K-pop ‘one of a kind’, Lalisa Manoban

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Let’s start the article with a few quizzes. Who is the most-played YouTube video in 24 hours among solo singers worldwide? Who is the K-pop singer with the most solo songs played on Spotify, the world’s largest music streaming platform? Who was the first K-pop solo artist to win the MTV Video Music Awards in the US and the MTV Europe Music Awards? Who is active in Korea and has the most Instagram followers among K-pop singers? The answer to all these spectacular questions is the same. Only one person holds all these Guinness Book records. That is Lalisa Manoban, a member of the girl group BLACKPINK and a Thai K-pop idol Lisa.

Lisa is the most influential foreign idol in K-pop history. Also, BLACKPINK is the most successful model to target the global market through foreign standards. Here, the support from Thailand, as well as the entire Southeast Asian region, showed great strength. Southeast Asia is the most English-speaking region in Asia. In the meantime, Lisa has often been treated as a subject of K-pop discourse, but due to this fact, it has been biased toward comments related to her birthplace.

It is said that he is a national hero in Thailand and that the background is that he is a member of the Rosso (lower class) class in contrast to the local Hi-So (upper class). The implicit devaluation of Blackpink’s worldwide popularity, such as that ‘Southeast Asia’ is the epicenter of so many online views and followers, is spreading in some parts of the K-pop scene.

It is these perspectives that must be overcome to describe Lisa adequately. Lisa is not simply a celebrity in Southeast Asia, and her popularity does not fall within the boundaries of being a ‘foreign idol.’

He is one of the worldwide celebrities and idols with the most excellent personal power in K-pop history and male and female idols. Lisa’s Instagram followers exceed 90 million. If this is a figure, it ranks in the top 40 of all Instagram accounts worldwide and has more followers than Dua Lipa, a famous British pop singer, and Shakira, the queen of Latin pop.

BLACKPINK member Jennie said this while recalling the moment she met Lisa in the documentary ‘Blackpink: Light Up the World.’ “There is a friend who is naturally this good.” The word ‘born’ is the most appropriate word to describe Lisa. Lisa has all the talent to perform a stage performance.

I once said in an article discussing the skills of idols that idols can never follow the experts in each performance element, but Lisa is an exception. Compared to rappers, he can spit rap skillfully enough not to be lacking, and he dances well enough that dancers rave about him. His naturally slender body shape, small face, Western impression, and swagger style add an overwhelming aura to the performance quality. An existence that becomes a picture on stage, an idol born to stand on stage, that is Lisa.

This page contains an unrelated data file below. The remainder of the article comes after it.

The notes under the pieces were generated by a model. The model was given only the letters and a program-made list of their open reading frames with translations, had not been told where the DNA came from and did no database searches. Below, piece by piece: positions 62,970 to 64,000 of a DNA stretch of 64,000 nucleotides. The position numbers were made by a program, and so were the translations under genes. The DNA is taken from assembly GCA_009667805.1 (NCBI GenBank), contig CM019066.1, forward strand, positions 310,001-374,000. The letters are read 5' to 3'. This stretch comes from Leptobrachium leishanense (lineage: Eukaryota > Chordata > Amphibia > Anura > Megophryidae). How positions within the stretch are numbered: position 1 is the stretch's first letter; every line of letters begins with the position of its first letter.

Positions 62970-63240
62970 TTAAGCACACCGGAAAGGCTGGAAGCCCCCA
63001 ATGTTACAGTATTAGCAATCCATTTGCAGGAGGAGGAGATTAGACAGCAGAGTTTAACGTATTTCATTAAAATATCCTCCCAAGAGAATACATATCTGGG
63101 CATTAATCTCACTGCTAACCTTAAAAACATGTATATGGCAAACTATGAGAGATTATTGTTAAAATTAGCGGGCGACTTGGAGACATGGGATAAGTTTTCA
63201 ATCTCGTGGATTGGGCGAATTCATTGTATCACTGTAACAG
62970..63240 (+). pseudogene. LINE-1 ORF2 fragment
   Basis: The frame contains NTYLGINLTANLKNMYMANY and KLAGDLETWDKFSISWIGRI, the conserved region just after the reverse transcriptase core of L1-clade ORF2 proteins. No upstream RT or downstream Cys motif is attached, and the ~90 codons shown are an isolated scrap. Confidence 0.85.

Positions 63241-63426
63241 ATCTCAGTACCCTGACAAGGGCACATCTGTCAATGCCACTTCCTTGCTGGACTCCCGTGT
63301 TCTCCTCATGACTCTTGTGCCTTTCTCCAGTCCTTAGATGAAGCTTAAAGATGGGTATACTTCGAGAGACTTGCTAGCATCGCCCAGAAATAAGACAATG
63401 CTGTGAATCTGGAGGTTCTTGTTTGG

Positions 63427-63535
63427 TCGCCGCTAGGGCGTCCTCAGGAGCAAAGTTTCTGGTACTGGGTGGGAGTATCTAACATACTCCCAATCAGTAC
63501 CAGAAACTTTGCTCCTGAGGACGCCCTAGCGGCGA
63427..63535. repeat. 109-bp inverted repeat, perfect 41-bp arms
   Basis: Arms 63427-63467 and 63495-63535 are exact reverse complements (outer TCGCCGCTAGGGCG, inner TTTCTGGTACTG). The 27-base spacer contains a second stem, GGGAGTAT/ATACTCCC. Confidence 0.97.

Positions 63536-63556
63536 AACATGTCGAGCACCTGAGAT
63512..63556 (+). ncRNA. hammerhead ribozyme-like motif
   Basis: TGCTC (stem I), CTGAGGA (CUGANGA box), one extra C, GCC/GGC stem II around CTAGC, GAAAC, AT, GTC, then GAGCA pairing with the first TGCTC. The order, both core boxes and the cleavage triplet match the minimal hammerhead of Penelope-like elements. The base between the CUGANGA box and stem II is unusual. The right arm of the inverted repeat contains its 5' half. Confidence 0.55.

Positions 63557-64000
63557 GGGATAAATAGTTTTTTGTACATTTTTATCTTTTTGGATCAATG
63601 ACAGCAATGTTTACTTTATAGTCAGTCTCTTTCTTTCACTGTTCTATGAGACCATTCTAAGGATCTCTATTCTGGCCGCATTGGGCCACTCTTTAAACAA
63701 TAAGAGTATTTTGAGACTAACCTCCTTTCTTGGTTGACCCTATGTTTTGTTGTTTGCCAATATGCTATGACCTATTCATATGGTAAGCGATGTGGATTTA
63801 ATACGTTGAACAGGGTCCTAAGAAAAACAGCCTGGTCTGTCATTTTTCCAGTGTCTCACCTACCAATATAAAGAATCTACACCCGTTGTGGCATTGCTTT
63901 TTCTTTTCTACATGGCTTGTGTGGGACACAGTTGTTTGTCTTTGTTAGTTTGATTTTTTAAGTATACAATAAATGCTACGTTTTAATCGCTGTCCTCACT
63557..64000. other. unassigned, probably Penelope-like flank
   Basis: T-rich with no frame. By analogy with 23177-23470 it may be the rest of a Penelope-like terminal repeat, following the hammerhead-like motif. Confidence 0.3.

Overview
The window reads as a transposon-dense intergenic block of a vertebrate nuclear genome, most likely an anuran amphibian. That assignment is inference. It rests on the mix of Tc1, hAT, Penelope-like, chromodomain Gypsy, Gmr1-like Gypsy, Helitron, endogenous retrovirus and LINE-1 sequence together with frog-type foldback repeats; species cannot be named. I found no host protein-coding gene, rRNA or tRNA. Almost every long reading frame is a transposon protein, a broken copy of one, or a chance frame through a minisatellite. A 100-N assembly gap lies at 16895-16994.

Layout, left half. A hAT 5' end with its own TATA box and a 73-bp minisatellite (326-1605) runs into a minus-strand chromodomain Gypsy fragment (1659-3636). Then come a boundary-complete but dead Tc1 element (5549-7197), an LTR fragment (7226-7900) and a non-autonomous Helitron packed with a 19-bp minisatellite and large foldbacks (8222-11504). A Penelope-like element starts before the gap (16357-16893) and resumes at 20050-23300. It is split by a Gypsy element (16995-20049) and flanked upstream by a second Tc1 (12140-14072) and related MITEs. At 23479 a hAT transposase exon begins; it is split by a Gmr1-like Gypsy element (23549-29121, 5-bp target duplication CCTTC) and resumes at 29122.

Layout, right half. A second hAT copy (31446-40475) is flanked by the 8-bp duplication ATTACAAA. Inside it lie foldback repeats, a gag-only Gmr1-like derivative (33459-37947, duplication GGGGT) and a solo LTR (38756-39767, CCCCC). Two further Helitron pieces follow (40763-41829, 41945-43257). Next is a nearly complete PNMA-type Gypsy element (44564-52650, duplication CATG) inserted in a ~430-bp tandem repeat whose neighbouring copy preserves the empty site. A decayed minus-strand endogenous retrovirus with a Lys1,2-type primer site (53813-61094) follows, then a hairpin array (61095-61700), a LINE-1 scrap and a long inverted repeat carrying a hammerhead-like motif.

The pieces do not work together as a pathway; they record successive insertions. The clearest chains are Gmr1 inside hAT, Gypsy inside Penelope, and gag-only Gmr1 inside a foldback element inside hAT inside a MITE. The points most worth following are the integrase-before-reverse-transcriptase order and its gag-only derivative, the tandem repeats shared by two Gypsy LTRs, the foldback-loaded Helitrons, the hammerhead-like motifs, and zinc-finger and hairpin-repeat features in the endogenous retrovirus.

Idols are composed of various identities, but what K-pop has fostered with the most heart and soul through its history and put forward as the vanguard of overseas expansion are idols on stage, idols as ‘performers.’ In the case of a girl group, the latest version that materialized as a concept is ‘Girl Crush.’ Lisa is a K-pop masterpiece created by the dreams and aspirations of this industry.

The perfect performance idol, an icon that embodies a girl crush, and the most global female hero in the world. Lisa is a symbol of the competitiveness of K-pop, which has become an international genre with ‘music to see,’ performance, and audio-visual charm as a weapon, and she is a contributor to the globalization of K-pop beyond Asia through the process of becoming a star herself. All.

Ironically, those who dispute Lisa’s status are inside the K-pop scene in Korea. Some say that Lisa’s transcendent figures on social media and YouTube are derived from the population of ‘Southeast Asia.’

This is a symptomatic habit. As I said, Lisa is the most famous K-pop female idol in the West, along with Blackpink members. Just because Shakira is a Latin American superstar, you can’t belittle her with that fact.

But why is the identity of a K-pop idol from Southeast Asia being discussed as a basis for reducing its global status? It may be because of the inertia of recognizing Southeast Asia as a ‘non-world’ excluded from valuable overseas markets where K-pop is entering. This means that even within this industry, which began in the periphery of world culture and non-Western regions, a sense of discrimination distinguishes the center from the periphery.

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